Niall Scannell ready to step up and take his chance against the US

Ireland hooker is likely to start on Saturday in the final match of the Guinness Series

Finlay Bealham, Niall Scannell and Dave Kilcoyne during Ireland training ahead of the Guinness Series clash with the USA. Photo: Billy Stickland/Inpho

Finlay Bealham, Niall Scannell and Dave Kilcoyne during Ireland training ahead of the Guinness Series clash with the USA. Photo: Billy Stickland/Inpho

 

This week Niall Scannell’s head is in the USA, his soul is in Munster and his heart beats with Ireland. That’s just the natural lie of the land for the Cork hooker.

But not a day goes by that Johnny Sexton’s in vogue and ever monitored body, is drawn from the pitch and strung out with Christmas lights.

Sexton’s welfare seems almost tied to Irish GDP, his health and vitality directly related to Ireland surviving Brexit.

Last week Peter O’Mahony lit up the park but with Sexton making passage through the game uninjured and a tanned Conor Murray cheering from up in the gods, the World Cup and destiny momentarily hung in the air.

“The sooner we get Conor back on the pitch for Munster and Irish rugby the better,” says Scannell. “Hopefully soon, because we’d sure love to have him back.”

Amen. He is, we’re assured, training again. As a hooker, Murray and Sexton can determine how the game shapes up for Scannell.

Sexton kicking for territory can force an aerobic session of running and Murray popping the ball for the low numbers to bullock forward into chains of collisions shapes a workload. A different animal is hooker Seán Cronin, perversely looking to burn a centre or fullback.

In that light Scannell has had his shoulder tapped post game, not with the Irish captain Rory Best in his ear but the Irish outhalf ready to deliver urgent advice.

“He’s a massive standard setter in training and he’s one of our big leaders,” says Scannell of Sexton. “Particularly from an attack point of view he’s hugely competitive, he brings those standards.

“I haven’t been with him those last couple of weeks but just looking back to my experience in Australia, it’s probably more the little things he taps you on the shoulder about post-game .

“He’ll grab a clip and he’ll show you, which is brilliant some someone like me to get learnings like that, especially when I hadn’t played much with Johnny before. I assume if he’s doing that with me, he’s doing that with all the players.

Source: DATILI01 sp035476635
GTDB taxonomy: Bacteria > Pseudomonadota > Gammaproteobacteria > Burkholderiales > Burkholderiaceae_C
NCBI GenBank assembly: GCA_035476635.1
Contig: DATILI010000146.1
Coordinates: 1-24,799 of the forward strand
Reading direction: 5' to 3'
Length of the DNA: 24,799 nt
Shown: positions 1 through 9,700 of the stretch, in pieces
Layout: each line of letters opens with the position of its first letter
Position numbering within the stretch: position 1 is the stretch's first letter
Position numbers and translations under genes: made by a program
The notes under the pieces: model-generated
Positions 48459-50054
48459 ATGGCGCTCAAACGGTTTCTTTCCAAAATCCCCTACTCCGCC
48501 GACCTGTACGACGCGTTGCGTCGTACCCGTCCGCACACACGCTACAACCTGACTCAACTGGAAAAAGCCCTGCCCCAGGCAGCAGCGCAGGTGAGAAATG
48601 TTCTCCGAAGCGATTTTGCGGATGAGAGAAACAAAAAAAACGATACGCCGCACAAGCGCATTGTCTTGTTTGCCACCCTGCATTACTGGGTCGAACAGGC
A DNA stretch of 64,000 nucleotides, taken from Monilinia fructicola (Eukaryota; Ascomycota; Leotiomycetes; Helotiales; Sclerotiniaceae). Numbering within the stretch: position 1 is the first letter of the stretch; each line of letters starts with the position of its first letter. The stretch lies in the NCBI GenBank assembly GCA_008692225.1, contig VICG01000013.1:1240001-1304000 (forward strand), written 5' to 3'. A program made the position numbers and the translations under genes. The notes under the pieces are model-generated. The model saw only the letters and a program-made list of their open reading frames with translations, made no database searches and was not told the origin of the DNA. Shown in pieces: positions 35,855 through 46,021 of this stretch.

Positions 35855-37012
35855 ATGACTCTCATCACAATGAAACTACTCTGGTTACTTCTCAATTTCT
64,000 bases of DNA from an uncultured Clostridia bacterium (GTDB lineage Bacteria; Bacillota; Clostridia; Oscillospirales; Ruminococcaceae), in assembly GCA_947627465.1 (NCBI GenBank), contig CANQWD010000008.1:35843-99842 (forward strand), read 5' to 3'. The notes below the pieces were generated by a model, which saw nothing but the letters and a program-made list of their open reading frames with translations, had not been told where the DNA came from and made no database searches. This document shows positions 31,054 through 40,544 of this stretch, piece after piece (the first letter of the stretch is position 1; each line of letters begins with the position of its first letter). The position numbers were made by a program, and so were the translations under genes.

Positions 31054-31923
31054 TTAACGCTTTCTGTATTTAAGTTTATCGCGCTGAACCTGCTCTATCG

“I was obviously catapulted in (to the Australian Tour) a bit late when Rory (Best) got injured and he just helped me. It’s not like he’s on your case but when he can pull up a clip and say ‘in the this scenario if you did A B or C then it just gives you a better overall understanding.”

Oddly for a team, if it’s not the twin peaks of excellence of outhalf and scrumhalf consuming the oxygen, it is replacement Joey Carbery, who along with Scannell and others will get long form opportunity against the USA on Saturday.

“I’ve probably noticed how mature he’s been since he came to Munster. That wasn’t an easy transition for him,” he says of Carbery.

“Everyone knows that [it’s hard] to come to another province but he’s been exceptional since he came down. He’s one of our team leaders in Munster, which is scary when you realise he’s only 23.”

Scannell like Carbery and the rest of the group that face the American team have common purpose. It is to whitewash the series and set up a chance for Ireland to become the number one side in the world after the first round of the Six Nations.

It is also be to be part of the Six Nations or at least sew doubt in the mind of Schmidt on the makeup of his starting team and bench. To that end familiar players like Tadhg Beirne will be important. New combinations, old faces.

On Saturday Scannell was at home watching the All Black match. He was, he says, murder with the Sky plus fast forwarding and rewinding. He was, he says, anxious from lunchtime on for the 7pm kick-off.

“Rory (Best) had an unbelievable game and Seanie (Cronin) came on and had a massive impact as well,” he says. “So there’s just a bit of an acceptance factor.”

That’s not a white flag from Scannell but an acknowledgement of the challenge of the mountain ahead.

It’s understanding the extent of the demand, knowing what his heart might think, but also where his head will be.

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